Over the past thirty years, the size of Big Star’s posthumously released catalog (including reissues, a box set, archival dig, biography, documentary and tribute concert), has grown to match their stature as a key influence in rock music. What’s remained dear, are recordings of the band as a live act. With their debut having been stillborn commercially, the band played relatively few shows, and recorded even fewer. The scant live material known to exist includes rehearsals and a board tape from the Overton Park band shell in Memphis, an in-studio appearance on New York radio station WLIR-FM, and a widely bootlegged set opening for Badfinger in Cambridge.
The 2009 box set Keep An Eye on the Sky introduced another live performance, recorded in January 1973 in Memphis. Those same tracks are presented here in a standalone volume, with new restoration and mastering by Michael Graves, augmented by new liner note from Bud Scoppa, and a download of a previously unreleased 1972 radio interview with Alex Chilton and Andy Hummel. Recorded as a trio, after the departure of Chris Bell, the set list includes material from the debut, #1 Record, the yet-to-be-recorded follow-up Radio City, and covers of the Kinks, T-Rex, Todd Rundgren and Flying Burrito Brothers.
The fallout of #1 Record’s commercial failure, and Bell’s subsequent departure, left Big Star as more of a concept than a working band. The trio lineup had Chilton singing Bell’s leads (e.g., “My Life is Right”), and Stephens doing his best to fill in the harmonies. For a band that’s a man down, with no wind at their backs, an uncertain future ahead, and a passive crowd waiting to see Archie Bell & The Drells, they still muster plenty of emotion and energy. Chilton shows off his solo guitar skills on several tunes, including “She’s a Mover” and “Don’t Lie to Me,” and strums a mini-acoustic set that leads off with “Thirteen” and closes with “Watch the Sunrise.”
The stereo room recording isn’t as nuanced as their carefully crafted studio work, but it’s balanced and full, and Stephens and Hummel’s rhythm work comes across as both melodic and powerful. The audience, which to be fair, had likely never heard of Big Star, is oblivious to what’s happening in front of them and offers smatterings of polite applause. The trio could easily have taken the lack of response as a negative comment on their performance, but the set actually picks up steam several times, and after covers of Todd Rundgren’s “Slut” and the Kinks’ “Come on Now,” the band closes with the fiery take on the song that would open Radio City’s, “O My Soul.” The performance is sparse and raw compared to the finesse of the album’s layered productions, casting the set’s best-known songs in new light. Robert Gordon captured the effect perfectly in his 1992 liner notes for the original issue of Big Star Live:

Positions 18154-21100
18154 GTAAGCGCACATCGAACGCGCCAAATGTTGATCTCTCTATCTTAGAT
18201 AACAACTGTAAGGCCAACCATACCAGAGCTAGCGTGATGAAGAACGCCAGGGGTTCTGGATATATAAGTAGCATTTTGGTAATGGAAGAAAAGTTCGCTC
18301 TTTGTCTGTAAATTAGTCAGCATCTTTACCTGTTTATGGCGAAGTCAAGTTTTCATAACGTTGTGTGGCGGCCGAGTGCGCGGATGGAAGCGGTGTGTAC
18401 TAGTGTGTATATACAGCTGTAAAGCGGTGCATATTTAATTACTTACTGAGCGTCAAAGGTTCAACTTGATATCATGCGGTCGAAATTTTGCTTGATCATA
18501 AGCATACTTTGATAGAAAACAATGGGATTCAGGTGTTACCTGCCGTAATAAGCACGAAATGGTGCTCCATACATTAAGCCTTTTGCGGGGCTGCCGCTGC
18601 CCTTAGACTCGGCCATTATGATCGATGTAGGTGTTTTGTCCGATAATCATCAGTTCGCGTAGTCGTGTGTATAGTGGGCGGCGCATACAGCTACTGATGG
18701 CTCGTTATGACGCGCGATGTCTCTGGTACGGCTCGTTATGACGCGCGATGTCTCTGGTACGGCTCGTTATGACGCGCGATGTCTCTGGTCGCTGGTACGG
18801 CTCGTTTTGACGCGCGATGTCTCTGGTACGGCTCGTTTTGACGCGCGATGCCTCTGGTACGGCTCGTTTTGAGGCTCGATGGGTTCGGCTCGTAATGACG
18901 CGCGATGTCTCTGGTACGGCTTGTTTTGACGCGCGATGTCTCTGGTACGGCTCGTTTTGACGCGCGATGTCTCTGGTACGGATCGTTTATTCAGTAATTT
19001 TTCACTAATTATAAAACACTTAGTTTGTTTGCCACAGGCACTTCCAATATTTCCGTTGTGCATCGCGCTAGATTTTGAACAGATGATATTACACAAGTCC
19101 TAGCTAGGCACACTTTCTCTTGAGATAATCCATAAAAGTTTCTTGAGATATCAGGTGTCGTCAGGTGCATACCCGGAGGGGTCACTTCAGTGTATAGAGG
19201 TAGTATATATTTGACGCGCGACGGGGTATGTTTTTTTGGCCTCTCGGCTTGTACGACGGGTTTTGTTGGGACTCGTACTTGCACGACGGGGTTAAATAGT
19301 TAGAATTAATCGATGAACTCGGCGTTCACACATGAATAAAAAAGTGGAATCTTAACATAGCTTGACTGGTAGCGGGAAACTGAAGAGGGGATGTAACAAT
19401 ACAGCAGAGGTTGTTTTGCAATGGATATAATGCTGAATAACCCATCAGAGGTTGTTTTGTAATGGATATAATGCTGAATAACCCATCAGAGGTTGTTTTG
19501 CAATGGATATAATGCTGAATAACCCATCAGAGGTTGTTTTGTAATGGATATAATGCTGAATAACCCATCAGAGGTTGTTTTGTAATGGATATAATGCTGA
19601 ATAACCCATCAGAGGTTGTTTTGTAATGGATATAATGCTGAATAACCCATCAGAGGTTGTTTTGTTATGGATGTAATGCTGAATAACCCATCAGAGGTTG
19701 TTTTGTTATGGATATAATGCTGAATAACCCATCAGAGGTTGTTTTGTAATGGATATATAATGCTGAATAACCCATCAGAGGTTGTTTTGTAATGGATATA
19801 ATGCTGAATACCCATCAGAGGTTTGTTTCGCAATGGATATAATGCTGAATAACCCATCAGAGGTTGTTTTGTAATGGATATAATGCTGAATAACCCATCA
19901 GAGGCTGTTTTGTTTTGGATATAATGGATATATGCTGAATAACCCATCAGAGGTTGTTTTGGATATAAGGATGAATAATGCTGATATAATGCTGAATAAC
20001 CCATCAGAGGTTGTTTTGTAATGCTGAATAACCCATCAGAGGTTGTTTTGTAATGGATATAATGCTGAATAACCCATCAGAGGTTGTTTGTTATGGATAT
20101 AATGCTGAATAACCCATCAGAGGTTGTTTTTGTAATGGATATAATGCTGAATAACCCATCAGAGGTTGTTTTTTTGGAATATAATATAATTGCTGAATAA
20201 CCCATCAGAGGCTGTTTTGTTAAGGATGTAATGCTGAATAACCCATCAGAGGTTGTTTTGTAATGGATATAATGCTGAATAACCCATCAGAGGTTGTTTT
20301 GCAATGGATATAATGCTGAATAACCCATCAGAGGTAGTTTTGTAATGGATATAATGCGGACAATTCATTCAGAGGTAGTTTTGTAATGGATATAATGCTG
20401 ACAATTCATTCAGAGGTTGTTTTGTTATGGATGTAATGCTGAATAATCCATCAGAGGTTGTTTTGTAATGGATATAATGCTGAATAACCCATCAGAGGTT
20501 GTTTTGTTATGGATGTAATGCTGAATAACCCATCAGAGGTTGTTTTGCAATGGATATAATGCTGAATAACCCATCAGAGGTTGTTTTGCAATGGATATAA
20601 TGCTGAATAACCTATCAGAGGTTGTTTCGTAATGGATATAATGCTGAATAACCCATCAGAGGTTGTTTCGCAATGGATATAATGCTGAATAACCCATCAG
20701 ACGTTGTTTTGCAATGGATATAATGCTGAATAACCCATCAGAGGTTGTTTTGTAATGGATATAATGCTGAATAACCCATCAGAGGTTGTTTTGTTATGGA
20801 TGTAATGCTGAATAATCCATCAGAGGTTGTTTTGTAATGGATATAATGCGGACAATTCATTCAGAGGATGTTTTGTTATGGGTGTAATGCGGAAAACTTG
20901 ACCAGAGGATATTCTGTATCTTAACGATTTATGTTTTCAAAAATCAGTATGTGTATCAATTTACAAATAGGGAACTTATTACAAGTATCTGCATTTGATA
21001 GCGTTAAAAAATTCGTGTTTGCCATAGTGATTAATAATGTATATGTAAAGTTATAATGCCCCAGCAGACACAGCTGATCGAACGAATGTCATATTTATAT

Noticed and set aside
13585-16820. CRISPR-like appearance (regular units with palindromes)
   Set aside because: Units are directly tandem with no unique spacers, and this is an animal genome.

“You find an old picture of your lover. It dates from before you'd met, and though you'd heard about this period in his or her life, seeing it adds a whole new dimension to the person who sits across from you at the breakfast table. You study the photograph and its wrinkles, looking for clues that might tell you more about this friend you know so well--can you see anything in the pockets of that jacket, can you read any book titles on the shelf in the background. You think about an archaeologist's work. When you next see your lover, you're struck by things you'd never noticed. The skin tone, the facial radiance--though the lamps in your house are all the same and the sun does not appear to be undergoing a supernova, he or she carries a different light. As strikingly similar as the way your lover has always appeared, he or she is also that different. You shrug and smile. Whatever has happened, you like it. That's what this recording is about.”
Chilton and Hummel’s laid-back, 14-minute 1972 interview covers the creation of #1 Record, group dynamics, Chilton’s musical tastes, touring and allusions to future recording. It’s an interesting peek into the mindset of musicians that don’t yet realize their first album isn’t going to be vested as an icon until several decades after its release. The interviewer asked, “Is the album out yet in the stores?” and Andy Hummel presciently replies, “Yeah, the album should have hit the stores today. I believe. That’s what they told us, but, you know, you never can tell when they’re actually gonna get there.” That reality-tinged optimism is a microcosm of the bridge this set constructs from the euphoria of the debut to the grief of its failure to the renewal that was still ahead. [©2018 Hyperbolium]